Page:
by Steve Graham, Ed.D.
We all love to play with letters, making and remaking words with them through anagrams, crossword puzzles, and games such as Scrabble®. Kids love to play with letters, too, as illustrated by the three childhood jokes below (from Lederer, 1998).
While letters can be fun, they are also serious business. The space probe Mariner 1, bound for Venus, never reached its destination because of a single character missing from its programming code.
Letters bedevil more than just computer programmers. At some point, one or more letters probably got the best of you. They have certainly taken me down a time or two. Just recently, one of my students asked about a comment I had made on her paper. After studying it, I finally deciphered my cryptic note: “I can’t read your writing – please write more legibly.”
I am glad to say that I was able to see the humor in this situation, even though I was a little embarrassed by it. With any luck, my “stumble with letters” will be forgotten, leaving no visible imprint or consequences.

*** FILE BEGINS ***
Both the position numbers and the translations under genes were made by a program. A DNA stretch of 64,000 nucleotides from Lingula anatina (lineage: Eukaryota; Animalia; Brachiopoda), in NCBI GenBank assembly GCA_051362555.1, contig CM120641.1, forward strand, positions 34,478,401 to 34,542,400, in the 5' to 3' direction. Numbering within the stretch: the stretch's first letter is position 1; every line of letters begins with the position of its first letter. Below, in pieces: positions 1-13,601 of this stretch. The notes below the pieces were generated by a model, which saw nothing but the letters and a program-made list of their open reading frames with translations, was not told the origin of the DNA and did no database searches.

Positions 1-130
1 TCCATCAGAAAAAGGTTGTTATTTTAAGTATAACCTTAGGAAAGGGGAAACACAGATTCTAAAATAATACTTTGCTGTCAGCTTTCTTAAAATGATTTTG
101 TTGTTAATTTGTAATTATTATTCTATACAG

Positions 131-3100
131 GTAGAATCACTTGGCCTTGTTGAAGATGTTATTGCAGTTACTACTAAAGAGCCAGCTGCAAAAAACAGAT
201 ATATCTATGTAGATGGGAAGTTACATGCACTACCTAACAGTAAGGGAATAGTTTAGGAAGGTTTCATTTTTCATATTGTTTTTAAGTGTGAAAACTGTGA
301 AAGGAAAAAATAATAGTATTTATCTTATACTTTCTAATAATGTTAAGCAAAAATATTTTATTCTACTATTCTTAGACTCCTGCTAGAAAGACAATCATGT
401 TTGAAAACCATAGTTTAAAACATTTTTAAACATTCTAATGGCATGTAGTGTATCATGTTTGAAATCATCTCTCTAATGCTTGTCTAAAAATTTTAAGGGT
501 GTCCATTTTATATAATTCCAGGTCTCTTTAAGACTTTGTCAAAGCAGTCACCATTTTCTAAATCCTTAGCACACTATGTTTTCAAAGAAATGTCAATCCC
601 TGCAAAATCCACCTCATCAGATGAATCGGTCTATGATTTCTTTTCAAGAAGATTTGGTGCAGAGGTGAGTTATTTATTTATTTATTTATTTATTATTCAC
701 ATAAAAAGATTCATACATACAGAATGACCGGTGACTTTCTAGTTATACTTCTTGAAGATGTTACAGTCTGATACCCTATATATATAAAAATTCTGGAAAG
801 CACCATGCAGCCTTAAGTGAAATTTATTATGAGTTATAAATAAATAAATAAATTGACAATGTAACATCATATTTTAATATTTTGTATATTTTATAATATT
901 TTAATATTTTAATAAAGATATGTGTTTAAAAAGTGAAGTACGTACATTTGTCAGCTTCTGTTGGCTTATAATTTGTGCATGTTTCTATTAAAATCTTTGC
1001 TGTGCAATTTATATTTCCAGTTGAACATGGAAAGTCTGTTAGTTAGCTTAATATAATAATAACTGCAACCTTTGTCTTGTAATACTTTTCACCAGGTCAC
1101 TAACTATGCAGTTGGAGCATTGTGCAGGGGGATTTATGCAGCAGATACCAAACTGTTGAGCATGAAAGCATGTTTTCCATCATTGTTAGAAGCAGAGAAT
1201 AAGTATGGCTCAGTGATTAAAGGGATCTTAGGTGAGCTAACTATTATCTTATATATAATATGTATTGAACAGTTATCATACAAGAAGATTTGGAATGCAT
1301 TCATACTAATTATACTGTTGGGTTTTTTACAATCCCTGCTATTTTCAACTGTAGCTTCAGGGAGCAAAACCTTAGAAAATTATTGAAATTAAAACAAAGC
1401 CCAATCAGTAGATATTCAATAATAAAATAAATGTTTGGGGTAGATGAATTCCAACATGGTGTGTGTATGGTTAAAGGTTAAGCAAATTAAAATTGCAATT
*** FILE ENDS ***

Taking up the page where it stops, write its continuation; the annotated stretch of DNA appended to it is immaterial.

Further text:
With children, letters cannot be treated lightly or forgotten— they are very serious business. How legibly and quickly students write letters influences their success in school.
One way that handwriting exerts its influence is through students’ grades. Writing is one of the primary ways teachers evaluate students’ learning. You ask students to write answers to homework assignments, take written tests, and prepare reports to demonstrate what they know. A lower grade is inevitable if part or all of a writing assignment or test response is unreadable. Even when students produce legible writing, handwriting still influences the grade assigned. Higher grades are assigned to a more legible version of the same paper than a less legible copy of it. This has been demonstrated repeatedly in scientific experiments.
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